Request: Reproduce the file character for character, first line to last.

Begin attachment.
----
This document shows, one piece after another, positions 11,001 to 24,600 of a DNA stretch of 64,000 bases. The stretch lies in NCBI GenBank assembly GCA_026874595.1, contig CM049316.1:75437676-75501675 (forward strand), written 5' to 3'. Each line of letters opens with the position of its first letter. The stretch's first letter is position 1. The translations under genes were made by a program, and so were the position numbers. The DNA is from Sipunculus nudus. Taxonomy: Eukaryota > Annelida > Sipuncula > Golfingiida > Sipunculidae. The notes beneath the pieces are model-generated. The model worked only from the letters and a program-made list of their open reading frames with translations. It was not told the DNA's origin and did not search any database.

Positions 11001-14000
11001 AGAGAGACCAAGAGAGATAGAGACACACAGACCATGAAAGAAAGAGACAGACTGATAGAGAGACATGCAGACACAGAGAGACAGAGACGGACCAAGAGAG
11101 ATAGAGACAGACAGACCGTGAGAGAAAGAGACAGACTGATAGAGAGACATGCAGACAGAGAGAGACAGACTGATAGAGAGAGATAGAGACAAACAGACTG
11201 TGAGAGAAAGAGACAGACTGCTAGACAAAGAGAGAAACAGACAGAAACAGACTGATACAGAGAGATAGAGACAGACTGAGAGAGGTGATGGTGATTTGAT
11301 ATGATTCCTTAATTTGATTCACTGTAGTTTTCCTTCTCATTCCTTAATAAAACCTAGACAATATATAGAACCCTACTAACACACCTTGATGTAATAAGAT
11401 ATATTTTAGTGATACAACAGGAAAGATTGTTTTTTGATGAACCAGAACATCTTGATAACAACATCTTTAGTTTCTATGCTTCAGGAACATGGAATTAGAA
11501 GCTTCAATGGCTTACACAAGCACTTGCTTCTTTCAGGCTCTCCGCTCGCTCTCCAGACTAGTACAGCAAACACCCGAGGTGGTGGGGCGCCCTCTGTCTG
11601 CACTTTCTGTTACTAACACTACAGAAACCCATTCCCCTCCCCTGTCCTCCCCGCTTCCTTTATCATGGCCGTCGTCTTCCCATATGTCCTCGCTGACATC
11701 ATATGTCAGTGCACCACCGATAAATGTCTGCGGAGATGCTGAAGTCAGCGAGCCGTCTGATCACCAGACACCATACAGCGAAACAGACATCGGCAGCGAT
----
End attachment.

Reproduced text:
This document shows, one piece after another, positions 11,001 to 24,600 of a DNA stretch of 64,000 bases. The stretch lies in NCBI GenBank assembly GCA_026874595.1, contig CM049316.1:75437676-75501675 (forward strand), written 5' to 3'. Each line of letters opens with the position of its first letter. The stretch's first letter is position 1. The translations under genes were made by a program, and so were the position numbers. The DNA is from Sipunculus nudus. Taxonomy: Eukaryota > Annelida > Sipuncula > Golfingiida > Sipunculidae. The notes beneath the pieces are model-generated. The model worked only from the letters and a program-made list of their open reading frames with translations. It was not told the DNA's origin and did not search any database.

Positions 11001-14000
11001 AGAGAGACCAAGAGAGATAGAGACACACAGACCATGAAAGAAAGAGACAGACTGATAGAGAGACATGCAGACACAGAGAGACAGAGACGGACCAAGAGAG
11101 ATAGAGACAGACAGACCGTGAGAGAAAGAGACAGACTGATAGAGAGACATGCAGACAGAGAGAGACAGACTGATAGAGAGAGATAGAGACAAACAGACTG
11201 TGAGAGAAAGAGACAGACTGCTAGACAAAGAGAGAAACAGACAGAAACAGACTGATACAGAGAGATAGAGACAGACTGAGAGAGGTGATGGTGATTTGAT
11301 ATGATTCCTTAATTTGATTCACTGTAGTTTTCCTTCTCATTCCTTAATAAAACCTAGACAATATATAGAACCCTACTAACACACCTTGATGTAATAAGAT
11401 ATATTTTAGTGATACAACAGGAAAGATTGTTTTTTGATGAACCAGAACATCTTGATAACAACATCTTTAGTTTCTATGCTTCAGGAACATGGAATTAGAA
11501 GCTTCAATGGCTTACACAAGCACTTGCTTCTTTCAGGCTCTCCGCTCGCTCTCCAGACTAGTACAGCAAACACCCGAGGTGGTGGGGCGCCCTCTGTCTG
11601 CACTTTCTGTTACTAACACTACAGAAACCCATTCCCCTCCCCTGTCCTCCCCGCTTCCTTTATCATGGCCGTCGTCTTCCCATATGTCCTCGCTGACATC
11701 ATATGTCAGTGCACCACCGATAAATGTCTGCGGAGATGCTGAAGTCAGCGAGCCGTCTGATCACCAGACACCATACAGCGAAACAGACATCGGCAGCGAT